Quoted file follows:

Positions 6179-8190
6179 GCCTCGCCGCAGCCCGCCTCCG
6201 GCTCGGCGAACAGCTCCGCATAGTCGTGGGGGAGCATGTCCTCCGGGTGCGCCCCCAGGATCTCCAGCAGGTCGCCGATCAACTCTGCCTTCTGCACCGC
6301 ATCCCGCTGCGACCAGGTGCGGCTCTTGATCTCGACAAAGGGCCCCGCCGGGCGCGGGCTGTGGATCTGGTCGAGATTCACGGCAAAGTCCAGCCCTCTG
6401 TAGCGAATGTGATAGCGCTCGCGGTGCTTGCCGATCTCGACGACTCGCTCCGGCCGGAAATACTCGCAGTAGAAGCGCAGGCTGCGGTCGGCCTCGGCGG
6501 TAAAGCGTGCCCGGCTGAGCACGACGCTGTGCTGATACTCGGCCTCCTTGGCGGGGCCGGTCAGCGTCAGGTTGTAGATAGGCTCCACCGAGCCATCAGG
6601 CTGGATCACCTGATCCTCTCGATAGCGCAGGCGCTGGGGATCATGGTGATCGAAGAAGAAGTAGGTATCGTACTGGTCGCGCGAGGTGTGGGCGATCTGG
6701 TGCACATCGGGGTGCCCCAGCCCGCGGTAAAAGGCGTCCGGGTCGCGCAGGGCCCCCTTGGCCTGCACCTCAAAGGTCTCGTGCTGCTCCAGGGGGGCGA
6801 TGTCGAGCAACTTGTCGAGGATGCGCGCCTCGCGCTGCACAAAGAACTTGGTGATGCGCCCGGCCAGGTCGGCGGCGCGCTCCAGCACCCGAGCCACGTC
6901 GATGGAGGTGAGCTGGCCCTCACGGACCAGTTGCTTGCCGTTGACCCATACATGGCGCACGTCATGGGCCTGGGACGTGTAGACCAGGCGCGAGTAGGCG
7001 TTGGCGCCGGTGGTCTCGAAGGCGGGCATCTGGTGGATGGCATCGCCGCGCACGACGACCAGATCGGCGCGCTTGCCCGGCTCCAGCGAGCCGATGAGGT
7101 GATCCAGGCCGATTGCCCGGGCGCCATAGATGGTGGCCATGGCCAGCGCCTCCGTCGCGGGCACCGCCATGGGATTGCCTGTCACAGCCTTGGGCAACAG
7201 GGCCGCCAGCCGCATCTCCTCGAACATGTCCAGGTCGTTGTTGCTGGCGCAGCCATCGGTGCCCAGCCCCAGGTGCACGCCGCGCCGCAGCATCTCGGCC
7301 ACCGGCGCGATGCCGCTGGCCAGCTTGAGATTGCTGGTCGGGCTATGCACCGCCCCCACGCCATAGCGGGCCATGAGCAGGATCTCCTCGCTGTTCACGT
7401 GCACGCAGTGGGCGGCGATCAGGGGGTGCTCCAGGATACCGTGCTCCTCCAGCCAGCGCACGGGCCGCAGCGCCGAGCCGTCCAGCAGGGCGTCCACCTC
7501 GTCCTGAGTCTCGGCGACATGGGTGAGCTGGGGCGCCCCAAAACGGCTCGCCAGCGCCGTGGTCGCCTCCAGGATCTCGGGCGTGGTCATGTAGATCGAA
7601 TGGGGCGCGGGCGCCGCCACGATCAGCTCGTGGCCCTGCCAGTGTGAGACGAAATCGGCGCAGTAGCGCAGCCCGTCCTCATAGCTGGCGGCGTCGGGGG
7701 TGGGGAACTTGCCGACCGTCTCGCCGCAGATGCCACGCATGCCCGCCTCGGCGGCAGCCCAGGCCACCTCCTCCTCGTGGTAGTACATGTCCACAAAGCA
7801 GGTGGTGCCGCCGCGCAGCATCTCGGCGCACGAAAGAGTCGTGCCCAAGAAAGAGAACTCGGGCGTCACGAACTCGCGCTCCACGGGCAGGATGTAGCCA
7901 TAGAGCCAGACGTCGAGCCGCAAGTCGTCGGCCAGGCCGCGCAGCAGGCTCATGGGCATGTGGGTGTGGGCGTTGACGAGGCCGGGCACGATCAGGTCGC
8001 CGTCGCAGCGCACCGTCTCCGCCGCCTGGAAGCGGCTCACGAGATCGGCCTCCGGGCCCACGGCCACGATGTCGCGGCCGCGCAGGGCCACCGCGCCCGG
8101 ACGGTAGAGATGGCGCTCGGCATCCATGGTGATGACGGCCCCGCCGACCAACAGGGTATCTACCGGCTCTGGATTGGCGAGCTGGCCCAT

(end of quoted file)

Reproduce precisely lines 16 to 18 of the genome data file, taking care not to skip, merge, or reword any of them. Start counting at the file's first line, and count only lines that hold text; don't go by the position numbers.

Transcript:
7501 GTCCTGAGTCTCGGCGACATGGGTGAGCTGGGGCGCCCCAAAACGGCTCGCCAGCGCCGTGGTCGCCTCCAGGATCTCGGGCGTGGTCATGTAGATCGAA
7601 TGGGGCGCGGGCGCCGCCACGATCAGCTCGTGGCCCTGCCAGTGTGAGACGAAATCGGCGCAGTAGCGCAGCCCGTCCTCATAGCTGGCGGCGTCGGGGG
7701 TGGGGAACTTGCCGACCGTCTCGCCGCAGATGCCACGCATGCCCGCCTCGGCGGCAGCCCAGGCCACCTCCTCCTCGTGGTAGTACATGTCCACAAAGCA